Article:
The Retail Distribution Review has almost decimated the number of experienced approved persons across the industry since 2008, research has found.
Data from Imas Corporate Finance, based on the number of approved persons on the FSA register, showed a huge drop across the advisory, banking and life and pensions industries since the regulator began publishing feedback and consultations on the RDR.
Olly Laughton-Scott, founder of Imas, said: “Any significant drop has to be concerning for the financial services industry.”
According to Mr Laughton-Scott, since the FSA published its first feedback statement on the RDR in January 2008, the number of APs in the investment distribution category has fallen 14 per cent from 31,375 to 26,702 in January this year.
The figures reveal a stark disparity in the trend of AP numbers at IFA networks compared to IFA businesses. Between December 2011 and the RDR deadline of December last year, the number of APs in IFA networks fell 15.1 per cent to 9,661, while those in IFA businesses fell just 0.6 per cent to 17,314.
APs in the investment product category, encompassing life and mutual companies, fell 13 per cent, from 1,782 to 1,540 between January 2008 and January 2013. In the lending risk category, which includes APs at building societies, credit unions and retail banks, the numbers fell 17 per cent from 43,912 to 36,137 in the same period.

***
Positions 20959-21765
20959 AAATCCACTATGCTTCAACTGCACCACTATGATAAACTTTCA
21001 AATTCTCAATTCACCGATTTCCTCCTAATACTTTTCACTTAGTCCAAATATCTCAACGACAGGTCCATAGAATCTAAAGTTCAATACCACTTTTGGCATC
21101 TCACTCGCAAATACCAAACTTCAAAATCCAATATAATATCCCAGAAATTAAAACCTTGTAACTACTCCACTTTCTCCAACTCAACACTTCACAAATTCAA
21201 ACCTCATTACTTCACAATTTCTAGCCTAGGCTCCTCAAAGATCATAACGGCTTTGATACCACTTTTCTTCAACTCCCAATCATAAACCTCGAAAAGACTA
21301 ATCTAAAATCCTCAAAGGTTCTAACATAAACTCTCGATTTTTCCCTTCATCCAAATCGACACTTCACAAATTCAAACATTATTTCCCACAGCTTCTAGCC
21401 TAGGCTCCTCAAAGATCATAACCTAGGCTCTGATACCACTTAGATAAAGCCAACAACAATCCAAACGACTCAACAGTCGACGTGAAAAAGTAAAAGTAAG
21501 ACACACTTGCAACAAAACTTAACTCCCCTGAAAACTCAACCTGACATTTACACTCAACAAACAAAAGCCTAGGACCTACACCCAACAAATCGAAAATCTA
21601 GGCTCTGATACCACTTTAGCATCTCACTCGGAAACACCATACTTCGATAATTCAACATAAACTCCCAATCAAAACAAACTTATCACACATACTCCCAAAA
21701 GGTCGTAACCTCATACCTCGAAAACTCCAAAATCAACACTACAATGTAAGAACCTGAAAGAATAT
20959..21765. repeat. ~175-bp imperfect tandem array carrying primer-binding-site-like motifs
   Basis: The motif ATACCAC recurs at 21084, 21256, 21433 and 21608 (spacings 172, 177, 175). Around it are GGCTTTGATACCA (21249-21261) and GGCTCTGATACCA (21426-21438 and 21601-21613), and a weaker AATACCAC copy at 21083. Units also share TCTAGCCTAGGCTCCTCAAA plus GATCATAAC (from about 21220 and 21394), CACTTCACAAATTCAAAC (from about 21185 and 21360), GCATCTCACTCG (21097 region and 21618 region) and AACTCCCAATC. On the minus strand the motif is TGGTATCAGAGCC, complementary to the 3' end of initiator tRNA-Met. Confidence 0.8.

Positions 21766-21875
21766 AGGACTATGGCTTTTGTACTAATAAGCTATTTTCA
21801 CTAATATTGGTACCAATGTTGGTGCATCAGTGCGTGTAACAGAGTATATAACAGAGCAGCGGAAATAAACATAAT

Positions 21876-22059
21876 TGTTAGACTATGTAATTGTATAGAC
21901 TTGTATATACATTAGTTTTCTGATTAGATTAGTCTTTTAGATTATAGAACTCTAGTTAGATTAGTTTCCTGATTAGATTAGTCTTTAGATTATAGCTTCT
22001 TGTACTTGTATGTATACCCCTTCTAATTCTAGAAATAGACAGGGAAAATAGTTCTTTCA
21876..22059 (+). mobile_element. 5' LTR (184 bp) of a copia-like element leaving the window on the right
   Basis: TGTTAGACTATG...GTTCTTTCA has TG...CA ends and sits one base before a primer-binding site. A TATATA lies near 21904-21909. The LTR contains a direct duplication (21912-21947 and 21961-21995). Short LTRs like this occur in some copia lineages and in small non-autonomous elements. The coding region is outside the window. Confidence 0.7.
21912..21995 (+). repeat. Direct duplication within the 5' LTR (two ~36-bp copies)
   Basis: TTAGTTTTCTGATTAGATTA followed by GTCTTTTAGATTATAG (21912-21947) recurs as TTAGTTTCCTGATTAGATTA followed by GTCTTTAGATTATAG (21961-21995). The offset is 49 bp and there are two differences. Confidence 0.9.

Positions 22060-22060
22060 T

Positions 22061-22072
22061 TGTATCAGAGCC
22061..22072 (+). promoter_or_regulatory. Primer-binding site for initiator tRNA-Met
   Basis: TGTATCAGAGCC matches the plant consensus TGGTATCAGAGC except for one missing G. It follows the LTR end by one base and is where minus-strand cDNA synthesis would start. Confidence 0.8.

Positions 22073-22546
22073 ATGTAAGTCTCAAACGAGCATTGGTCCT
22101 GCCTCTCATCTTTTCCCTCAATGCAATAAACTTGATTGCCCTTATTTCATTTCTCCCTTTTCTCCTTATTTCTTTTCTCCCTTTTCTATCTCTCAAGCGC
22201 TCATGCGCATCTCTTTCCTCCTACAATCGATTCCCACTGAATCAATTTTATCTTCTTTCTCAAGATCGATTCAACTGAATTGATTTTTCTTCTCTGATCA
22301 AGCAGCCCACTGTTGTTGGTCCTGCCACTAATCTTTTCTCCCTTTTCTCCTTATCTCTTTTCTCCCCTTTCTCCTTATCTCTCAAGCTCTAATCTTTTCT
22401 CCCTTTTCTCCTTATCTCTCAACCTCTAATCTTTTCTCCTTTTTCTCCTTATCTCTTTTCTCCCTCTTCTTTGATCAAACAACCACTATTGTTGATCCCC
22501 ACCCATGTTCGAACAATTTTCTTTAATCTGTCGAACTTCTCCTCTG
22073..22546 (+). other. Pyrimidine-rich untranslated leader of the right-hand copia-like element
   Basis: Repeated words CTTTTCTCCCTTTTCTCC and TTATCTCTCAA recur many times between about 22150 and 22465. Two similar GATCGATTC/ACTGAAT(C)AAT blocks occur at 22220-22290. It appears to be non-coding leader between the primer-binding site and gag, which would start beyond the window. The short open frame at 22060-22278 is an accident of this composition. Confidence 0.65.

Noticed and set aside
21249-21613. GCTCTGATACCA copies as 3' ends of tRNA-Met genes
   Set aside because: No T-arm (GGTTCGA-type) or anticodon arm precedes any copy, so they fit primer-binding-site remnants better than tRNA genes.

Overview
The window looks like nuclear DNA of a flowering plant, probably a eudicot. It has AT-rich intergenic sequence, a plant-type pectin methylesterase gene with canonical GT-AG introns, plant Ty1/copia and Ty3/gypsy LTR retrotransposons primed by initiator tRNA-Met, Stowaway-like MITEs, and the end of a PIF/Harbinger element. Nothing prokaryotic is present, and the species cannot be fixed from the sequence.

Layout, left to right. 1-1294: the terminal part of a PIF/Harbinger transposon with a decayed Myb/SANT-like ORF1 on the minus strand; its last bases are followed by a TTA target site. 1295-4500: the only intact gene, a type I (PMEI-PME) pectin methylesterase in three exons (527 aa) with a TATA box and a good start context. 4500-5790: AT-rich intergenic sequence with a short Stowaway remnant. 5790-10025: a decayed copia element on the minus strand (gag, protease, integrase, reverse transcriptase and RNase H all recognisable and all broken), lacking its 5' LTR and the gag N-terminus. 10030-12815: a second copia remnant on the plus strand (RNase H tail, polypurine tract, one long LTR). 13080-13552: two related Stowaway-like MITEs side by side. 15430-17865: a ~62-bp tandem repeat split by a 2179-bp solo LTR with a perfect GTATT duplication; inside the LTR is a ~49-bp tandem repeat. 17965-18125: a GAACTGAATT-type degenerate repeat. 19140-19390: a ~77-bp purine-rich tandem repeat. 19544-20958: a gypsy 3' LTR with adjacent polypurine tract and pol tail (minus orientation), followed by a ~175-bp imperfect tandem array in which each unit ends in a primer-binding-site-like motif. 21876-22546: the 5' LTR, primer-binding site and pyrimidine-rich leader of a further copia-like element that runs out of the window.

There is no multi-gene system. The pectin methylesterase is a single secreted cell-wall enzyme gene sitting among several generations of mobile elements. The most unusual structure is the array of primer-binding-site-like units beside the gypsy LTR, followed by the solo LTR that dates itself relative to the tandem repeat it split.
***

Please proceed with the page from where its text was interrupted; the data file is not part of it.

The data also showed the number of APs at Coutts & Co in December 2012 was 305, down 38.3 per cent year on year.
A spokesman said this was due to a restructure of the business with a split between wealth managers, who need FSA approval, and private bankers, who require qualifications but not FSA approval.
Lloyds Banking Group brands of Lloyds TSB and Halifax Bank of Scotland, recorded a drop of 17 per cent and 62.2 per cent respectively.
A spokesman for the lender said: “From November 2012 we ceased offering an investment advice service for customers who hold less than £100,000 in savings and investments. Bancassurance remains part of our overall strategy to become the best bank for customers.
“This decision has brought about a change in the number of APs in the group. As a result of the renewed focus, our financial advisers have been offered new roles within the business. There have been no compulsory redundancies.”
Meanwhile, Russell Warwick, distribution change director for Prudential, said it will take a long time for charges to adjust as consumers begin to understand the different services and value they can get from all types of advice.
He said: “Over the next two to four years there will be a period of normalisation and downward net pressure on charges”, adding there was a need for guidance for the mass market.